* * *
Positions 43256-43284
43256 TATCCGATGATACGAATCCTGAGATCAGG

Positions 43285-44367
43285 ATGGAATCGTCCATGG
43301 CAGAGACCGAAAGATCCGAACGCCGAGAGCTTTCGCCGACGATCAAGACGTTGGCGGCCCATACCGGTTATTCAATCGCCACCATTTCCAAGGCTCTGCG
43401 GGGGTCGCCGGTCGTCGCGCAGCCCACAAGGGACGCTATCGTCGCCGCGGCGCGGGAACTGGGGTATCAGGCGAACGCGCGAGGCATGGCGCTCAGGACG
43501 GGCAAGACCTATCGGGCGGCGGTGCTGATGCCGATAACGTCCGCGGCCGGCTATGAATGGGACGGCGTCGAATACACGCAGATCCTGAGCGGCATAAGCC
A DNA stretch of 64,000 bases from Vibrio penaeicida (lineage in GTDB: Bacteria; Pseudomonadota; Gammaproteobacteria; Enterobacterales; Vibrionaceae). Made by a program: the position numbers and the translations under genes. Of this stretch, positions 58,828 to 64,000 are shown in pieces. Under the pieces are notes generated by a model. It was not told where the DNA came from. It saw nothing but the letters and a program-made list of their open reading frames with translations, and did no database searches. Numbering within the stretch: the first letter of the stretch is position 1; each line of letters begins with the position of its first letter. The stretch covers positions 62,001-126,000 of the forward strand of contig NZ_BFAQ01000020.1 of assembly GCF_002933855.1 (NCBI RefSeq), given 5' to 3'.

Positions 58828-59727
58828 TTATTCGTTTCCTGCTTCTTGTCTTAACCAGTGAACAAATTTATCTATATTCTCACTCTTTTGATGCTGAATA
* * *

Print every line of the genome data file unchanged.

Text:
Positions 43256-43284
43256 TATCCGATGATACGAATCCTGAGATCAGG

Positions 43285-44367
43285 ATGGAATCGTCCATGG
43301 CAGAGACCGAAAGATCCGAACGCCGAGAGCTTTCGCCGACGATCAAGACGTTGGCGGCCCATACCGGTTATTCAATCGCCACCATTTCCAAGGCTCTGCG
43401 GGGGTCGCCGGTCGTCGCGCAGCCCACAAGGGACGCTATCGTCGCCGCGGCGCGGGAACTGGGGTATCAGGCGAACGCGCGAGGCATGGCGCTCAGGACG
43501 GGCAAGACCTATCGGGCGGCGGTGCTGATGCCGATAACGTCCGCGGCCGGCTATGAATGGGACGGCGTCGAATACACGCAGATCCTGAGCGGCATAAGCC
A DNA stretch of 64,000 bases from Vibrio penaeicida (lineage in GTDB: Bacteria; Pseudomonadota; Gammaproteobacteria; Enterobacterales; Vibrionaceae). Made by a program: the position numbers and the translations under genes. Of this stretch, positions 58,828 to 64,000 are shown in pieces. Under the pieces are notes generated by a model. It was not told where the DNA came from. It saw nothing but the letters and a program-made list of their open reading frames with translations, and did no database searches. Numbering within the stretch: the first letter of the stretch is position 1; each line of letters begins with the position of its first letter. The stretch covers positions 62,001-126,000 of the forward strand of contig NZ_BFAQ01000020.1 of assembly GCF_002933855.1 (NCBI RefSeq), given 5' to 3'.

Positions 58828-59727
58828 TTATTCGTTTCCTGCTTCTTGTCTTAACCAGTGAACAAATTTATCTATATTCTCACTCTTTTGATGCTGAATA